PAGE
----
Purposeful Scouting for Deer Season Success


Great hunters study their quarry all year. Often hunting season is only a few weeks, with months of talking and dreaming. Modern technology has allowed hunters to observe their quarry all year with the use of trail cameras. For the hunter who consistently takes game year after year, deer season is most of the year.

This hunter is a naturalist. A naturalist studies the habits and life cycle patterns of his quarry. It is the naturalist/hunter who takes his quarry and can guide others to similar success. The hunter who consistently takes big bucks year after year is the one who studies his quarry just as a naturalist would be inclined. He spends hours in the field, reads all he can find about the animals, and makes effective use of trail cameras to pattern his quarry.

Whitetail trails and patterns
In the case of whitetail deer, big bucks have different feeding patterns and travel different trails in summer and early fall than later in the year. In most cases, deer change their travel patterns the second week in October. Hunting pressure from an increase in human presence makes the deer react.

Later rut activity makes for more changes as they drive away rival bucks and seek out the does still in estrus.

The bucks maintain these habits until late winter when their feeding habits force them to change in concert with the change of diet from browse to grasses.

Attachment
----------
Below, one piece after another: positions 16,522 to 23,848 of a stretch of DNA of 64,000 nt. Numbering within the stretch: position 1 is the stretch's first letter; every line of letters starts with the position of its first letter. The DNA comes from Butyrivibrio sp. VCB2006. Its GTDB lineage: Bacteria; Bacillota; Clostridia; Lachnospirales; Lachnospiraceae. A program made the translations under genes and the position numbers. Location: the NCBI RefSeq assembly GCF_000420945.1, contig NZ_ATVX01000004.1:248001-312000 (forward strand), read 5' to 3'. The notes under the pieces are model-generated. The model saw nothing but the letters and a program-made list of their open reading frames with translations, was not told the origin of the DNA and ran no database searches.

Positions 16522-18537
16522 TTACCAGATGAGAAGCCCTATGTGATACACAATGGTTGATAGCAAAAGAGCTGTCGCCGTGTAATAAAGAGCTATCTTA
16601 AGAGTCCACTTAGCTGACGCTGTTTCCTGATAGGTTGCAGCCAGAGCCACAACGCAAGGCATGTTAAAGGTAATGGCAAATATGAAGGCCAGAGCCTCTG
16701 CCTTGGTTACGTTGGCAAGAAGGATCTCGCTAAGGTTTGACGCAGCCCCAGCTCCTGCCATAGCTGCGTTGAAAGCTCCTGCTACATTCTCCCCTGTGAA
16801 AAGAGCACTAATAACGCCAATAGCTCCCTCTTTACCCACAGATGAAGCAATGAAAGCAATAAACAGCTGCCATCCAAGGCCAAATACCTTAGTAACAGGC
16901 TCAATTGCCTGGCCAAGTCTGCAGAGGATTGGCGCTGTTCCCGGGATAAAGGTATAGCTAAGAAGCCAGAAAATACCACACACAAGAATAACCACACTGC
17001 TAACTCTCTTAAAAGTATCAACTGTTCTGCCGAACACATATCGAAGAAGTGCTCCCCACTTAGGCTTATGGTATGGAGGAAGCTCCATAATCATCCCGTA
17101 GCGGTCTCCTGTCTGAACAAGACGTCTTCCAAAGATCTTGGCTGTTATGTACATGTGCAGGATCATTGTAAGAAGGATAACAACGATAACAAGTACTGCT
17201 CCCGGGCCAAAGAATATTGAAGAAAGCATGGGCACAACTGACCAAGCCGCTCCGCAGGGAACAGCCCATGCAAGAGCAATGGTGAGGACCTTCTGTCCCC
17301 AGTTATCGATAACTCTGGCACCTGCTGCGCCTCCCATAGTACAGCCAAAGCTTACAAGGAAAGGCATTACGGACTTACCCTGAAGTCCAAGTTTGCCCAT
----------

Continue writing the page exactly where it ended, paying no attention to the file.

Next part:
Sign found by the scouting hunter in spring is sign of most importance to the hunter in pursuit of a trophy buck, the dominant breeder buck, the guy with that big hat rack. Post season hunters are able to scout the deer’s home area and get a clear picture of where he will be in the fall when the hunting season returns.

Taking field notes is helpful. One can map the planned area of the hunt. You do not need to be an expert mapmaker. You just have to be able to find the same terrain in the fall. Mark wooded areas, swamps, sloughs, ridges, scrapes, rubs, bedding areas, feeding areas, water, doe trails, buck trails and where you sight game. The use of a GPS can help by using waypoints in the same manner.

Seeing the bigger picture
The notes and map present a picture of the hunting area and the game within it. By collecting and recording all the game sighted, one can plan other hunts than just deer hunts. Upland game can be the subject of hunts before deer hunting, and a coyote after the season concludes. The map becomes a plan for all hunting.

For those wanting a more accurate map, local highway departments often have maps for sale at a nominal price. They portray roads in the area, but the hunter still has to add some of the things mentioned above. Some things to add might include changes in terrain, such as small valleys with bluffs on each side that funnel deer activity. Creek crossings and fording areas often are full of sign, as animals are dependent upon water. Small ponds, stock tanks, and creeks become regular watering holes for wildlife.

A benefit of post season scouting is that signs found are from animals that have made it through the season and the winter. They should still be around the next fall.